Does your company have a social media policy? If not, you should think about implementing one. Stephanie Perkins, an employment attorney with Jackson Lewis, spoke with Standard Beagle all about social media policies. She explained why every company, small or large, needs to have one in place.
Perkins recommends that any company who has a presence on social media or has employees participating in social media should have a policy in place — and these days, that covers pretty much everyone.
What should companies consider when making a policy?
Perkins says there are a number of things to cover when creating a policy:
“If you have confidential information, you need to make sure it cannot leak online. There is just no amount of callback you can do that can recover confidential information; so an internet policy or social media policy needs to address the fact that any confidentiality agreements, or Non-Disclosure Agreements also apply,” Perkins said.
“The policy needs to explain to the employee that confidential information stays confidential, but on the flip side, that their own information may not be confidential because they are waiving their privacy rights.”
“Another thing to make sure your policy clearly states is that there is no expectation of privacy for your employees. When your employees are using your company equipment to go online and to check facebook, they are giving away certain privacy rights and they need to be made aware of that. This needs to be in writing and the employees need to sign that,” she said.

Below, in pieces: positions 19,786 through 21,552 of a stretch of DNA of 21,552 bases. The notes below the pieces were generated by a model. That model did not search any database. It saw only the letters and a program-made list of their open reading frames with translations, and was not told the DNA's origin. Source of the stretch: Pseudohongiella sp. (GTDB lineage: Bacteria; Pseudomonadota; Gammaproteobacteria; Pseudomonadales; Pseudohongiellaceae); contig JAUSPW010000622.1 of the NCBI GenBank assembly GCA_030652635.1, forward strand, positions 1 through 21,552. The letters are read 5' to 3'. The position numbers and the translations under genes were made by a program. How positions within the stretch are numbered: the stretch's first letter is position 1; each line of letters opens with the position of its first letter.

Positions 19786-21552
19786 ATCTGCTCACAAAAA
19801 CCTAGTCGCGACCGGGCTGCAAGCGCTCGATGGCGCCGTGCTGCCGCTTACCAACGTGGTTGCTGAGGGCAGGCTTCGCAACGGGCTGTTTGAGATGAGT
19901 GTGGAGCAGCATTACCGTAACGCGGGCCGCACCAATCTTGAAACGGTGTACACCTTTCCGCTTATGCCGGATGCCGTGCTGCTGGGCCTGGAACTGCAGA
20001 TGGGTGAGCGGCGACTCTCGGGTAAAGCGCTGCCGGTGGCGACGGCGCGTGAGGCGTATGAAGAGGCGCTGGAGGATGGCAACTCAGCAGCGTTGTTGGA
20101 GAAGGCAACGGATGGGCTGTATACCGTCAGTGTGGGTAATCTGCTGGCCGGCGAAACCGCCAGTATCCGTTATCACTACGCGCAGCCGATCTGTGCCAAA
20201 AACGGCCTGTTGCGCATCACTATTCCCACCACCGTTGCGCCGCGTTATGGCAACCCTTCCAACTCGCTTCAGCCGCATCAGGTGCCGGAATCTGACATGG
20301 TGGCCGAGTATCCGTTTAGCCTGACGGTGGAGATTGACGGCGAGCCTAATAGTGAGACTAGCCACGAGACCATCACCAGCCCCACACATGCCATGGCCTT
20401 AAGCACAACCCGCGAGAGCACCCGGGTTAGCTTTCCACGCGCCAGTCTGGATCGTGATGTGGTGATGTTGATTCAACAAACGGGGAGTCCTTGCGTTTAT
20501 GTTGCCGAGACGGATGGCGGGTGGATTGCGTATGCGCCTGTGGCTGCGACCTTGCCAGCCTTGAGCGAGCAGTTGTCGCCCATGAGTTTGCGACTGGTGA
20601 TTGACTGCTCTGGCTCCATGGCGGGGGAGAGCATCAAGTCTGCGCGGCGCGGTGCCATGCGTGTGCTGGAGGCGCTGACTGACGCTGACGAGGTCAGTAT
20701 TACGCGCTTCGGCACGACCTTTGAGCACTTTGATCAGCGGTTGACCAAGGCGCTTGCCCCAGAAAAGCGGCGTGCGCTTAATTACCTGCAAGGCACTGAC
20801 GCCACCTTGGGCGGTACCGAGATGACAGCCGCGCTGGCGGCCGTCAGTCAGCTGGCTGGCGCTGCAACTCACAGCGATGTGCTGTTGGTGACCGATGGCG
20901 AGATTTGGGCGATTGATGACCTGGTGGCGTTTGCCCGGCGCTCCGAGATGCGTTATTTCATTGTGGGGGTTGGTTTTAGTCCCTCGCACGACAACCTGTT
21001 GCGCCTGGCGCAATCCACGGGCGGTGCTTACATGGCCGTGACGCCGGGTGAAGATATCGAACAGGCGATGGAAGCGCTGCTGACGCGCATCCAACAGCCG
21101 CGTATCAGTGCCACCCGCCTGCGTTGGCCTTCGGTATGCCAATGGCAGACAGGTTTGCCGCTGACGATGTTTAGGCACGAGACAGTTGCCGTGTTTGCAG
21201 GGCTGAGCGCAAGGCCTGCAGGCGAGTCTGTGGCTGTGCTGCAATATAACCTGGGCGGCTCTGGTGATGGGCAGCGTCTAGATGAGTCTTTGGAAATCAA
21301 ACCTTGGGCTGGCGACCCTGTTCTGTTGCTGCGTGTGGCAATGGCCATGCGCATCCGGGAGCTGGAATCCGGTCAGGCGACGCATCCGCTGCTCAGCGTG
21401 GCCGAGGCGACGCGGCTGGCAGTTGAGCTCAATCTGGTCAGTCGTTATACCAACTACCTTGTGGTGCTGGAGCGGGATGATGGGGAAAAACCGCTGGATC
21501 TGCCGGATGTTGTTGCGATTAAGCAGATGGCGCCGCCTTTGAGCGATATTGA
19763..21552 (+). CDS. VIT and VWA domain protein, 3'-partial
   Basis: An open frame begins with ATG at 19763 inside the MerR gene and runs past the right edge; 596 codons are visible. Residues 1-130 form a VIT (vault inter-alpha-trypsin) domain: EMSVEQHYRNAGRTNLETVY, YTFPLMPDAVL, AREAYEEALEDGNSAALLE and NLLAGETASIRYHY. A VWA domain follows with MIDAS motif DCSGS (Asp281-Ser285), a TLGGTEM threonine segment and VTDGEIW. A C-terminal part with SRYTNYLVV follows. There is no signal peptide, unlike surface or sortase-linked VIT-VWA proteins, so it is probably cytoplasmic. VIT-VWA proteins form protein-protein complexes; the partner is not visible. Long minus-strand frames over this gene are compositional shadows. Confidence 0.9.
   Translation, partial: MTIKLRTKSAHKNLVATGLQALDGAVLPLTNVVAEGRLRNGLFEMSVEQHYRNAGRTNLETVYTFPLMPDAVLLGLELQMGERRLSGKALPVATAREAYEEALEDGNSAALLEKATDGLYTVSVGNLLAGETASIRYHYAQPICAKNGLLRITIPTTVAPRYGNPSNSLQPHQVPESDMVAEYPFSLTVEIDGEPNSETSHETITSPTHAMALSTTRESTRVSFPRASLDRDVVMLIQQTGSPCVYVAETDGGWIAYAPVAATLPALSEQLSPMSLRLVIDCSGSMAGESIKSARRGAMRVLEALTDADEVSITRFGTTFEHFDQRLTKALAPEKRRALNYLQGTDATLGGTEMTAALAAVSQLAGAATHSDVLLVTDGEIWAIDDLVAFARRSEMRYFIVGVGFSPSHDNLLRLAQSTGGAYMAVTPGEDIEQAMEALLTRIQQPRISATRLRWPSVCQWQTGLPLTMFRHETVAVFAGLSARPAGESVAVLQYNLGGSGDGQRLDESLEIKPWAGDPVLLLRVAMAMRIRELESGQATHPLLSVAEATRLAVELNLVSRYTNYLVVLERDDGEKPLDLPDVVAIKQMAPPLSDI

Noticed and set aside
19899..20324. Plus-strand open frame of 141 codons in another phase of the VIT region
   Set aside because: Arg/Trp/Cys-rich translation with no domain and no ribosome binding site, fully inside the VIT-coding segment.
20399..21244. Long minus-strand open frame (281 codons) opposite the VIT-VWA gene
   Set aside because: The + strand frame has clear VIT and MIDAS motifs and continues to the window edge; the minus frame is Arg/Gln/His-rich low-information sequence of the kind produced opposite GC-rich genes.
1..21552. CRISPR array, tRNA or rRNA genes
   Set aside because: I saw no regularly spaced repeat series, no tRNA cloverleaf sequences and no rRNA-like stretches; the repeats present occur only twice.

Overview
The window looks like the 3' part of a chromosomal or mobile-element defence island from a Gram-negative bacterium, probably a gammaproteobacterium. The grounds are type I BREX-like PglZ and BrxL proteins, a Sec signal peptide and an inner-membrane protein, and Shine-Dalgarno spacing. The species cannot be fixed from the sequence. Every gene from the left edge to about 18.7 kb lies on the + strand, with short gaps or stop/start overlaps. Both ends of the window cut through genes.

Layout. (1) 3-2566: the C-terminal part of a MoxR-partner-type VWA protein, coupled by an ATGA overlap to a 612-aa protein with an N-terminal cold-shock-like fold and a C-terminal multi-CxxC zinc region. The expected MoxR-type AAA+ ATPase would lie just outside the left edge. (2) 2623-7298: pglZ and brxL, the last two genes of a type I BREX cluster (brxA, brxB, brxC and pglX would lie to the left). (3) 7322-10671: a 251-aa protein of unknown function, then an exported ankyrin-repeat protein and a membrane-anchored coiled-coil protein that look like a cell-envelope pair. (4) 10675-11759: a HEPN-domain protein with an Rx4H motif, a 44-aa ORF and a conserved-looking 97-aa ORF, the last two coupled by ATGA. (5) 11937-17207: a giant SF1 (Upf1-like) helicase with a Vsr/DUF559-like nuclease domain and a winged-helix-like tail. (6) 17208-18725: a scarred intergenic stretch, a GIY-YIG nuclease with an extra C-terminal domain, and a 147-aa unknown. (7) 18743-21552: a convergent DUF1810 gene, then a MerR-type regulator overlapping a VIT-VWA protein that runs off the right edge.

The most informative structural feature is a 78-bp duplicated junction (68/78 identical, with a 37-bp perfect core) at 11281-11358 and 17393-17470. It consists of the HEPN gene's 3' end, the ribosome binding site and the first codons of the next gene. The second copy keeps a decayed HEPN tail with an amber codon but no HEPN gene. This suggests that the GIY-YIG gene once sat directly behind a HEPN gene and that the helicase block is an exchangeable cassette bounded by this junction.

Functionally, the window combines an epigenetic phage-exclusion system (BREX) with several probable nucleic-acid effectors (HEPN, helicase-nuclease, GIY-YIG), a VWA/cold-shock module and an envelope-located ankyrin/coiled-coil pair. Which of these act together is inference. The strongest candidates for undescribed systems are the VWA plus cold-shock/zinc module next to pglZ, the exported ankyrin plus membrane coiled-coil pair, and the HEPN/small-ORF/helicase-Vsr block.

“When you access your accounts on your company computer, it’s there for the company to see. So the expectation of privacy and the fact and there is no privacy needs to be there in the policy.”
A gray line
Perkins says an employee who uses their own equipment on company WiFi is a different matter.
“It’s not easy for a company to access your information. However, the internet policy can state that in this instance, the employer can still access your information.”
What are things an employer can not do?
Perkins says it’s important that employers understand what they cannot do.
“The NLRB section 7 rights (Protected Concerted Activity) extends to social media accounts. Employees are legally allowed to talk about the conditions of their jobs, their wages, and even openly criticize the company and their customers. The NLRB states that even disallowing this sort of talk from your employees and having it written in your policy is a direct violation of your employees rights,” she said.
The bottom line?
“Clear expectations that shows the employer the put in serious thought and goals for the policy. This way employees fully understand what they can and cannot say and what levels of privacy they are to maintain for your clients, and what level of privacy they are employees can expect,” Perkins said.